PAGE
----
Christ in the City Missionary named Francis Xavier Cabrini: A Colorado pilgrimage reflection

R RLast Updated: July 24th, 2014Spiritual Reflections

by Liv Bratton

Today we ascended the foothills of the Rocky Mountains to the Mother Cabrini Shrine in Golden, CO. Rising out of the city after these last two weeks of intensive missionary training, I had no idea what awaited us at the top of the mountain. When we pulled out of the cliff side drive onto the ridge, the building before us looked like a standard convent-gone-retreat house, a place set apart from the ant-city below that created its own weird, disconnected existence. Not being a fan of retreats, I had braced my self for the out-of-life experience that would be a mountain top day (pun intended) but bore little relevance to my normal routine. There was an interesting room in the gift shop containing object from the life of Mother Cabrini, but it was caged off in glass. My suspicions were confirmed. This was a wonderfully peaceful place, preserved as a sanctuary from the rest of the world, but as such, saw only the faces of pilgrims and tourists on sabbatical from the city.

It was one small desk that brought that idea low. In the corner of the retreat house, under the watchful eye of a peeling, plaster statue of Mama Cabrini herself, stood a desk and a chair that looked old and well used by many a retreat house guest. As I needed to scribble a quick note I sat down to use the pencil in the corner and my eye landed on the plaque, “This desk and chair used by Saint Francis Xavier Cabrini. Work in peace.”

This was no caged, inanimate object, this was a living relic. A saint had sat here year after year as she strove to provide a home filled with beauty and dignity for the orphaned girls of Denver, CO atop the glorious mountain. The miraculous spring down the path from me was no anonymous work of nature, but a source of life given to a specific community, at a specific point in time, for a specific purpose. In realizing the touch of the sacred that I was brushing up against, I realized something even greater: the ordinary nature of the mystic. Mother Cabrini is a saint, but she is firstly an everyday person, a human who came from the city below to sit and write at this desk day after day. She struggled to provide for her girls, to maintain hope in dire situations, to wake up for morning prayer! Everything about her, from her desk to her miracles was distinctly human and distinctly sacred.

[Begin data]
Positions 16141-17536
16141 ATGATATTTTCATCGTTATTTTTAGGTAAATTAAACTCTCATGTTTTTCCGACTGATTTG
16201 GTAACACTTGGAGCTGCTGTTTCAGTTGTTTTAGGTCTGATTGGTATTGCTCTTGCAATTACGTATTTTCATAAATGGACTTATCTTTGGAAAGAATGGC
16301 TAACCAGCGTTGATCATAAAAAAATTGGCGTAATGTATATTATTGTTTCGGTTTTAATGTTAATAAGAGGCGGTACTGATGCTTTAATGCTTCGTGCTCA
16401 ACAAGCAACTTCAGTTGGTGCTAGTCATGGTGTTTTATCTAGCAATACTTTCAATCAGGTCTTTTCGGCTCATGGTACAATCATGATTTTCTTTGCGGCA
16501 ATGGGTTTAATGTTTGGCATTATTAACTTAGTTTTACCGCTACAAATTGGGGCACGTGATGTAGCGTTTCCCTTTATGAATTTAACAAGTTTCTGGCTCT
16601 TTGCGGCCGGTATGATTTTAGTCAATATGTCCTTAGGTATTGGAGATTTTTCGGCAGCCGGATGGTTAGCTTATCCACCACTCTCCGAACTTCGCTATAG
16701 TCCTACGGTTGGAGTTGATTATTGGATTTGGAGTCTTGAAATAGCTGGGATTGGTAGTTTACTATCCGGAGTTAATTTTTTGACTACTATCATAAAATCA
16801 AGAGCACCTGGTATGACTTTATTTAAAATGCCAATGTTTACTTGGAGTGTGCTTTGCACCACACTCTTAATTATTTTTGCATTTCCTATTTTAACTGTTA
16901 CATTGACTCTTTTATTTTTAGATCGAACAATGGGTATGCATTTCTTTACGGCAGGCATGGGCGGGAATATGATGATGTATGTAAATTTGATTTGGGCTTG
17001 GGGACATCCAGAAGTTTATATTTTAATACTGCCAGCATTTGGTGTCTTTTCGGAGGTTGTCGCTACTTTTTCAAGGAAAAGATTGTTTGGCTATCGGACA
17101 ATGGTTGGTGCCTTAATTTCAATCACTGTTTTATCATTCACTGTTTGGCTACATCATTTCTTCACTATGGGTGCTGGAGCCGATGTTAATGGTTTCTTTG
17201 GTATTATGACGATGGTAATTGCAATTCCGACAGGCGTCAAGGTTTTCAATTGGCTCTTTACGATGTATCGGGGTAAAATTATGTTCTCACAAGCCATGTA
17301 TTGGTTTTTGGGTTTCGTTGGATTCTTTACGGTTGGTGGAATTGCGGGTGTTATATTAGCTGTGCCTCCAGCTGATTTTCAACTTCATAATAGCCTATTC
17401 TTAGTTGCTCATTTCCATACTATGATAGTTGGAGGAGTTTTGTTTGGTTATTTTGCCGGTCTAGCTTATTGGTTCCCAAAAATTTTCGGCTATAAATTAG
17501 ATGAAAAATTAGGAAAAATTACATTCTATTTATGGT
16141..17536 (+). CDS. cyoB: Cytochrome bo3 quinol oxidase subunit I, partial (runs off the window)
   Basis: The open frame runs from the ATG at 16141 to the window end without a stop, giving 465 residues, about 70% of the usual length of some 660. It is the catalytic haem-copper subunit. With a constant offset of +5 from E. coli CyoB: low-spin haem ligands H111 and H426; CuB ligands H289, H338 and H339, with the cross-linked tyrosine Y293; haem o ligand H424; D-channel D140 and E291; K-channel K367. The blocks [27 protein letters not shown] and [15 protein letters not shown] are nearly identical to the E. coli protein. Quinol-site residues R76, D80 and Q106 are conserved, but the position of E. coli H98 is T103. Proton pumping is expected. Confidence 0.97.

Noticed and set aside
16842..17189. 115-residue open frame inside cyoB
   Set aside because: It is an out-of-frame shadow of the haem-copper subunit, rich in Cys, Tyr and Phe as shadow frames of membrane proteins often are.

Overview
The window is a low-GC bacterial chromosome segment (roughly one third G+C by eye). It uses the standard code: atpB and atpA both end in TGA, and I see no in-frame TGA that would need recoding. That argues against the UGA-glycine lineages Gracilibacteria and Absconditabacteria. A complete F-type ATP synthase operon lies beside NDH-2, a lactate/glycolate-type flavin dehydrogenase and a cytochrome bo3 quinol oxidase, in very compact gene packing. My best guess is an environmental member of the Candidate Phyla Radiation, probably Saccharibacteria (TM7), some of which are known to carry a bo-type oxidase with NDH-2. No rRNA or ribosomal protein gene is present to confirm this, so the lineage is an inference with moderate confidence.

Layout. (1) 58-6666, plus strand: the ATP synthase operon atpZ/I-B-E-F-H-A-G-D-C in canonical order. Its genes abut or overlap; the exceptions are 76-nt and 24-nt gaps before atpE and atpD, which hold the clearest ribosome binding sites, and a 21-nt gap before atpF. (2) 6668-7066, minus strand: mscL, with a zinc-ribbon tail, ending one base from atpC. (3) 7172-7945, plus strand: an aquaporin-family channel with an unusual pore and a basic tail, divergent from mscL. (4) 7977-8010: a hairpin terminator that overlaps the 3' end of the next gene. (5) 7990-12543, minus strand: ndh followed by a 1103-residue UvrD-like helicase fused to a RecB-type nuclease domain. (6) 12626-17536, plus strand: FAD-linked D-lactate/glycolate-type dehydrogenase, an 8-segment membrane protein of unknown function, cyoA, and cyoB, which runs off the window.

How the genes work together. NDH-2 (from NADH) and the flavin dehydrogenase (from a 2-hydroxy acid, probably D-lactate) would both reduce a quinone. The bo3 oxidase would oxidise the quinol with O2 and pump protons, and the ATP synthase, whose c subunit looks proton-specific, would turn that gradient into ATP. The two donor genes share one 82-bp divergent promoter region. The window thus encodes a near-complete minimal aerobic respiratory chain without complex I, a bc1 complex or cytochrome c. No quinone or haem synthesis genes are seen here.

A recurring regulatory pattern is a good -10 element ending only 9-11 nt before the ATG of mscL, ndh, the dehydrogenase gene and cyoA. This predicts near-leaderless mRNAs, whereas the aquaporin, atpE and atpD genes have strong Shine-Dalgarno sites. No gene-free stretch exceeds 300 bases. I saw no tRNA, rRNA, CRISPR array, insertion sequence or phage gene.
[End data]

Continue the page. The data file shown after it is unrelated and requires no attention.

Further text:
As we drive back down the mountain, I wonder where I will next encounter this reality. In my work with the school children of Denver? In my life of community with my fellow missionaries? I don’t know. I do know that Mother Cabrini lived and worked in human holiness. Moreover, I know that even as she was called to this work, I have been called to this work, for we are each called to the work of human holiness. That place atop the mountain is truly holy, literally “set apart,” but this is the greatest relevance of all. To be set apart for a purpose known only to God, is that not why I came to Denver in the first place? Christ, incarnate of the Virgin Mary, descended into humanity and by such elevated humanity to holiness. This road down the mountain is no mere descent into the ordinary but an assumption of my daily life into the sacred nature of real, true, hardwood sainthood.